* The first Jewish Statute was decreed on 3 October 1940 (see the Algeria Hôtel for more information)

Alphonse and Hélène Juge’s apartment

Meeting with Fred Scamaroni

When France signed the armistice with Germany in June 1940, Fred Scamaroni, formerly private secretary to the prefect of the Doubs, decided to continue the fight. Hearing General de Gaulle’s appeal, broadcast on BBC Radio on 18 June, he went to London and joined the Free French Forces.

He was immediately sent on a mission to Dakar but was arrested as soon as he arrived. He was interned in several local prisons, then transferred to the military prison in Algiers. When he was finally freed in late December 1940, he went to Vichy, where he found employment as a clerk in the Supply Ministry. In parallel, he created the “Copernic” intelligence network.

In Vichy, he became friends with Hélène and Alphonse Juge, who gave him bed and board. Alphonse Juge, who was personnel manager at the Ministry of Information, provided him with priceless intelligence. With the aid of Hélène and Alphonse Juge, at their home Scamaroni organised a meeting with delegates of the “Combat” and “Liberté” resistance movements. For Scamaroni, who was attempting to structure the Resistance in the Free Zone, these contacts were crucial.

Scamaroni was recalled to London in December 1941. A year later, he was sent on a mission to Corsica. In March 1943, he was arrested by Italian counter-espionage agents. He was horrifically tortured then committed suicide rather than reveal anything. He cut his throat with metal wire and before he died he wrote these words with his blood on the wall of his cell: “Vive la France, vive de Gaulle.”

The Pavillon Sévigné

In 1842, this large mansion, until then the private residence of its wealthy owners, was transformed into a hotel. In order to attract an up-market clientele, its new owner claimed that Madame de Sévigné stayed here when she came to take the waters in Vichy. This has never been proven but it was a successful marketing ploy… And when it became a luxury hotel at the beginning of the 20th century, it was naturally renamed the “Hôtel Sévigné.”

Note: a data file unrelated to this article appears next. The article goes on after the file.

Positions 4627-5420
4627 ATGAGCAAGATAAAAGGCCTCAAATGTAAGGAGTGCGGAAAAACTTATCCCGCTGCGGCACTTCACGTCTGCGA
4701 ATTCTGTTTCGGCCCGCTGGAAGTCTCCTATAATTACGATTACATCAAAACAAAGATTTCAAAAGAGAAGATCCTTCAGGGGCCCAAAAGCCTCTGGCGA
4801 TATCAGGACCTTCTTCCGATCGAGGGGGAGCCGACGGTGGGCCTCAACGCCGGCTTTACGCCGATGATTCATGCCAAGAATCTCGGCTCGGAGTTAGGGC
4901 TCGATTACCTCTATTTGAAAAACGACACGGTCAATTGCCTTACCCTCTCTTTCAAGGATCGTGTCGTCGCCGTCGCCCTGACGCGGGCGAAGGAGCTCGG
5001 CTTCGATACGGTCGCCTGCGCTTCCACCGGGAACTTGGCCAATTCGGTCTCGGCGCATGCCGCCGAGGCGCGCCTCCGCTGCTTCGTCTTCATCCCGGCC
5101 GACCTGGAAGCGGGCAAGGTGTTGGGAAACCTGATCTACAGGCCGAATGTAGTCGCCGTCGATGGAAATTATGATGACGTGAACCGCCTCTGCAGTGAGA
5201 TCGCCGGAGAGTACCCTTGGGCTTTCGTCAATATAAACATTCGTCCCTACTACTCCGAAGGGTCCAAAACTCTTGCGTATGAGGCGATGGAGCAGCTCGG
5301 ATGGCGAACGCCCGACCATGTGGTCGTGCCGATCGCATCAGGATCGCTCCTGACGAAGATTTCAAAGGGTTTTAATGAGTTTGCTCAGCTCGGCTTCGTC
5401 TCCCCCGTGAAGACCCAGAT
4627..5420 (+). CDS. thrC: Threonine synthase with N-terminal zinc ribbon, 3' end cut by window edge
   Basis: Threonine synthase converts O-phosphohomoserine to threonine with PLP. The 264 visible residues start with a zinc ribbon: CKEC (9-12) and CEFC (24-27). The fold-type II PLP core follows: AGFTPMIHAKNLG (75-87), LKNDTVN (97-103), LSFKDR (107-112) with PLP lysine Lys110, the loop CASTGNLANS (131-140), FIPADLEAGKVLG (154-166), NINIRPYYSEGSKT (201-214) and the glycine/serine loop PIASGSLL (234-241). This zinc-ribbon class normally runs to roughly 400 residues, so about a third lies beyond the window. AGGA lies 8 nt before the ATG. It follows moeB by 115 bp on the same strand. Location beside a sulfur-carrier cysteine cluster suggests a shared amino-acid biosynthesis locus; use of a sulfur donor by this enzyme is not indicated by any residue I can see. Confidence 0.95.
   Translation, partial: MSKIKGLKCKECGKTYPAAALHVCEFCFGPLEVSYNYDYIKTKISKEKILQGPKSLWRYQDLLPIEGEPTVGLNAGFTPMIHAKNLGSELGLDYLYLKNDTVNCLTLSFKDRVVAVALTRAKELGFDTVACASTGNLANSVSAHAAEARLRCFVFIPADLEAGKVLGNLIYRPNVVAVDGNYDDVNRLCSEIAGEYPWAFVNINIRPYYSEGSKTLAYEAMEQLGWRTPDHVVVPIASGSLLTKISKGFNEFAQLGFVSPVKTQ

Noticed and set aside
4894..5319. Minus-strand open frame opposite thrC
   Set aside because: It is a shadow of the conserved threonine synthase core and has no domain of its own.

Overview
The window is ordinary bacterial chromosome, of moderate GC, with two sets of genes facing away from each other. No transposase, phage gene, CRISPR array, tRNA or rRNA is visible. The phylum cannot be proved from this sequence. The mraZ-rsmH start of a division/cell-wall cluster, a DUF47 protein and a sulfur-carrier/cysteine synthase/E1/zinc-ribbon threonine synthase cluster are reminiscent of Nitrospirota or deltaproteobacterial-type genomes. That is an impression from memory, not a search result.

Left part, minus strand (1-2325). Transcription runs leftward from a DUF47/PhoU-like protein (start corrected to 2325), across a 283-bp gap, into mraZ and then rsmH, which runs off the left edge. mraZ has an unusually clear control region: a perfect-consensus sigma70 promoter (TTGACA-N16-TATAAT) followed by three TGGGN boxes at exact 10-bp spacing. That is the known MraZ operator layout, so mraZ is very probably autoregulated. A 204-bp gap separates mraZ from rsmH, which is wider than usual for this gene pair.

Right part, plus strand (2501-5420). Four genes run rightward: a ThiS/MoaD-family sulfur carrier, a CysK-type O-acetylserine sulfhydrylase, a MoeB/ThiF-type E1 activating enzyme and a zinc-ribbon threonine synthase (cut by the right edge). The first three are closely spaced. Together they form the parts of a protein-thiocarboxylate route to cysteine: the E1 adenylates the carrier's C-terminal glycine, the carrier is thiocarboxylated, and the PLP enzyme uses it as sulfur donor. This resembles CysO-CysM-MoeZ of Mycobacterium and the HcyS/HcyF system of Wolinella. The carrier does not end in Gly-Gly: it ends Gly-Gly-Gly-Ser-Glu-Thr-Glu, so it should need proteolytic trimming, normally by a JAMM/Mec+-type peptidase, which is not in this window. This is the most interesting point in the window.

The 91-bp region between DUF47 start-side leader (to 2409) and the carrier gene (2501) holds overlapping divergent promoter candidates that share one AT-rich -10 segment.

During the First World War, the building was used as a temporary hospital.

It was requisitioned again in 1940. Early in July, it became the temporary residence of the President of the Republic, Albert Lebrun. It was subsequently allotted for Marshal Pétain’s private use, but he lived there rarely, preferring the more central Hôtel du Parc. Nevertheless, the Pavillon Sévigné was still regularly used by the Head of State, who held several cabinet meetings and official receptions there. On 17 December 1940, for example, Pétain chose the Pavillon Sévigné rather than the Hôtel du Parc, to host the German ambassador, Otto Abetz.

Despite the mansion’s requisition, the owners, Élisabeth François and her brother, were allowed to keep a few rooms for their personal use. As the war was intensifying, they allowed Éclaireurs de France, France’s scouting association, of which they were members, to use these rooms as their provisional headquarters. Until the end of the war and despite Pétain’s regular presence, scouts who had taken refuge in Vichy actively aided Jews and STO (Compulsory Work Service) deserters to leave France or go into hiding.

In 2010, Yad Vashem, the World Holocaust Remembrance Centre, honoured Élisabeth François and her husband Pierre François, as “Righteous Among the Nations.”